How Starbucks and Green Mountain serve up shared value
A shocking dichotomy exists in our food system. The more than 70 percent of the global population that is food insecure are the very people we rely on to produce about 70 percent (PDF) of the world's food supply. They are typically small farmers living in rural areas across the globe.
Today is World Food Day, the opportunity to highlight the call for action to end hunger for the 1 billion currently hungry (PDF) and to fulfill our future population's food needs. This year's theme of family farming acknowledges the crucial role these farms play. Building the capacity of smallholder producers is necessary to empower them to move out of poverty and to eradicate hunger.
Leading food and beverage companies have taken the challenge. They are addressing hunger and poverty in their suppliers' communities while also delivering value for their companies.
Coffee leads the way
Starbucks is building the capacity of smallholder coffee producers through loan programs, technology transfer and market access. The company plans to loan $20 million to underserved farmers by 2015. Part of the funding provides smallholders with financing for market access and technical assistance through the Fairtrade Access Fund. The company also established a network of six Farmer Support Centers in key coffee-growing regions. These centers provide expert assistance directly to farmers, including best management practices and improved coffee varietals. Starbucks' commitment to purchase only ethically sourced coffee by 2015 underpin these and other initiatives by providing a market for smallholder producers.
Viewing hunger in its producer communities as a supply chain threat, Keurig Green Mountain is focusing on providing tools and training to reduce hunger and poverty in the communities where it sources coffee. Projects have included: supporting coffee farmers in growing staple crops and nutritious fruits and vegetables at home or local schools; helping build metal silos for farmers to store and protect grains from humidity and pests and provide year-round access to food; ensuring diverse sources of income through activities such as producing eggs or beekeeping to help stabilize income throughout the year; providing training and market access for these additional crops.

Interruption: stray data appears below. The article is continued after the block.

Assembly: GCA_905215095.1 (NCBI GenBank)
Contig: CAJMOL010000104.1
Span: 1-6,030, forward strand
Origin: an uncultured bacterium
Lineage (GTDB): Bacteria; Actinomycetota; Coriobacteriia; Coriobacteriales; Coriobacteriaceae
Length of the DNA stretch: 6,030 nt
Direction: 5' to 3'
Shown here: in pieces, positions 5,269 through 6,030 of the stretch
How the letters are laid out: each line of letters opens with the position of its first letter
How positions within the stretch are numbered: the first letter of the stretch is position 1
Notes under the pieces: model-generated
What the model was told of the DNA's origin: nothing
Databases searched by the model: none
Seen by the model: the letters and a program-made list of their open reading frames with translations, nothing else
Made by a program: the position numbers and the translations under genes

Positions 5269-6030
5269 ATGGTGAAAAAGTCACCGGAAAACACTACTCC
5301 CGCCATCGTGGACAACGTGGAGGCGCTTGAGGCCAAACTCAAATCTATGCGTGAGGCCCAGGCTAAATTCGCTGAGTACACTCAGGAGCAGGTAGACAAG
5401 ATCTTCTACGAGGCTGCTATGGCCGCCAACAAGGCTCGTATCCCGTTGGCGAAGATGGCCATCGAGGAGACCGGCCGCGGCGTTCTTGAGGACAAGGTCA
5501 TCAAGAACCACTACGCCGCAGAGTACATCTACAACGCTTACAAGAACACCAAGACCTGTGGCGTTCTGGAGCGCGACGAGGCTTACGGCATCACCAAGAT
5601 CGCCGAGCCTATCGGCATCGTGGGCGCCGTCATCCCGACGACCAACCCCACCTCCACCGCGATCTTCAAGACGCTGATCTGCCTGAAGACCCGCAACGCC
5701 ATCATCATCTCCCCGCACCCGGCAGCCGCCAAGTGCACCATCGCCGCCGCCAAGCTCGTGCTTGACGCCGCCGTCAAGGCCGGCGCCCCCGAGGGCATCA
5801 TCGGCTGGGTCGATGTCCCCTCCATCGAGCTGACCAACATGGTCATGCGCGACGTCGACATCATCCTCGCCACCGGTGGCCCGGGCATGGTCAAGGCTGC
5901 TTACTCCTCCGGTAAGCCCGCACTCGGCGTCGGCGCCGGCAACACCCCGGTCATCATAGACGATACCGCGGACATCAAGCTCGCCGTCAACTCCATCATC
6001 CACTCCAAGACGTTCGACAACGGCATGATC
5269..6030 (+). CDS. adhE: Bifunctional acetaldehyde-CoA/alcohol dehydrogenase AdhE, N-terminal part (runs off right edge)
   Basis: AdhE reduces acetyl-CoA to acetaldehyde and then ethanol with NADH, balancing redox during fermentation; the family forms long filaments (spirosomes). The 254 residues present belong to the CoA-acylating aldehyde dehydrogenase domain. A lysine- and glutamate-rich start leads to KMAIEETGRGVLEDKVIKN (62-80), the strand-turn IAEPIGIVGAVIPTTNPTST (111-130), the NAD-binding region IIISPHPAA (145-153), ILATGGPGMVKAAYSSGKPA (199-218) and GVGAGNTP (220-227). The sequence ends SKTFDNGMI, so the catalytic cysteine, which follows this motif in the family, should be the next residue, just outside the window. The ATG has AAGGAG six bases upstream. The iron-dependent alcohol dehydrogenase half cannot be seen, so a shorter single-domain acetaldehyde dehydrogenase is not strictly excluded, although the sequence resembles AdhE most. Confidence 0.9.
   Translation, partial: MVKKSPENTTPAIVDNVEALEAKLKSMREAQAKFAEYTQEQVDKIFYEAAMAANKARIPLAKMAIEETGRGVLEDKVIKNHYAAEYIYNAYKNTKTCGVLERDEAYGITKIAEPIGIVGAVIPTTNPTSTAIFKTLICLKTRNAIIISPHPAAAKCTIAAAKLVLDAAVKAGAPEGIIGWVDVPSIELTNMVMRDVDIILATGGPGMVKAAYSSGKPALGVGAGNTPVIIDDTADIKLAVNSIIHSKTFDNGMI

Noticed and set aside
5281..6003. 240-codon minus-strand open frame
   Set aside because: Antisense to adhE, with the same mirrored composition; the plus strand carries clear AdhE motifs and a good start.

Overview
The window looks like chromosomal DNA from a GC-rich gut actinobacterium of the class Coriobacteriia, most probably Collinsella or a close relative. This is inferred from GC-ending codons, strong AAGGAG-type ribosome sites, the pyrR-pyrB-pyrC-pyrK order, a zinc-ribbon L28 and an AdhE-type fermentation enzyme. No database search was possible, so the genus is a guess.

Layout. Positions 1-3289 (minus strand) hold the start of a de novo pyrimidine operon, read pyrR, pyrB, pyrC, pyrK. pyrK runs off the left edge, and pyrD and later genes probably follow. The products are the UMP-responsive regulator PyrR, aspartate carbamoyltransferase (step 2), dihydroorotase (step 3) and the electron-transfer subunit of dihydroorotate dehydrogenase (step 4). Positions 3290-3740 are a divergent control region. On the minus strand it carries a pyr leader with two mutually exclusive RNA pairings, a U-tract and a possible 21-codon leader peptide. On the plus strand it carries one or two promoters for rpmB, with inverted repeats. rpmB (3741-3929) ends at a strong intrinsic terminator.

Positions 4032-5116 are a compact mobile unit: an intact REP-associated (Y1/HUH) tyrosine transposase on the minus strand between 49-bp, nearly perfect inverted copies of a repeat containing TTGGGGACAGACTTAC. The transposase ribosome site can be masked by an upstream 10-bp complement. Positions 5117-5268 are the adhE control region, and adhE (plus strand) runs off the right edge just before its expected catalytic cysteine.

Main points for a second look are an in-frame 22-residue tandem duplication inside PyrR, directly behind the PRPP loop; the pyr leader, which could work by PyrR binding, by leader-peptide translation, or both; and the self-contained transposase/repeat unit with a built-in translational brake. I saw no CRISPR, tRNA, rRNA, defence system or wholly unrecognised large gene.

Keurig undertook this range of activities after reaching out directly to those affected in order to understand what would help them the most. These efforts have reduced hunger in the target communities, enabling them to be productive supply-chain partners.
Shared value in the supply chain
Programs that build the viability and capability of smallholder producers are widespread across the food sector with efforts underway at Walmart, Unilever and recent commitments from Kellogg's and others. Such investment is critical to the long-term resilience of the food system and to ensuring food security for the world's growing population.
Companies should use World Food Day and the examples of these leaders as an opportunity to evaluate how they could strengthen their producer partners while improving the long-term food security of the communities they touch.
This global event and these successful approaches also should inspire companies to understand and address other social needs (PDF) in their supply chain and markets to deliver critical value. Those companies that can address unmet societal needs such as a lack of food, water, health care, education or employment in a way that also benefits their business will have helped evolve our common understanding of the corporation of the future. As businesses reach beyond their four walls and work collaboratively with their supply-chain partners and communities, we can expect exciting innovations and creative collaborations with far-reaching results.
Take a look at our blog on hunger and corporate responsibility, The Hunger Games Are Not Sponsored by Responsible Corporations, and last year's World Food Day blog post, A Sliver Lining with Sustainable Sourcing on World Food Day. coffeefarmer_DFID_wikimedia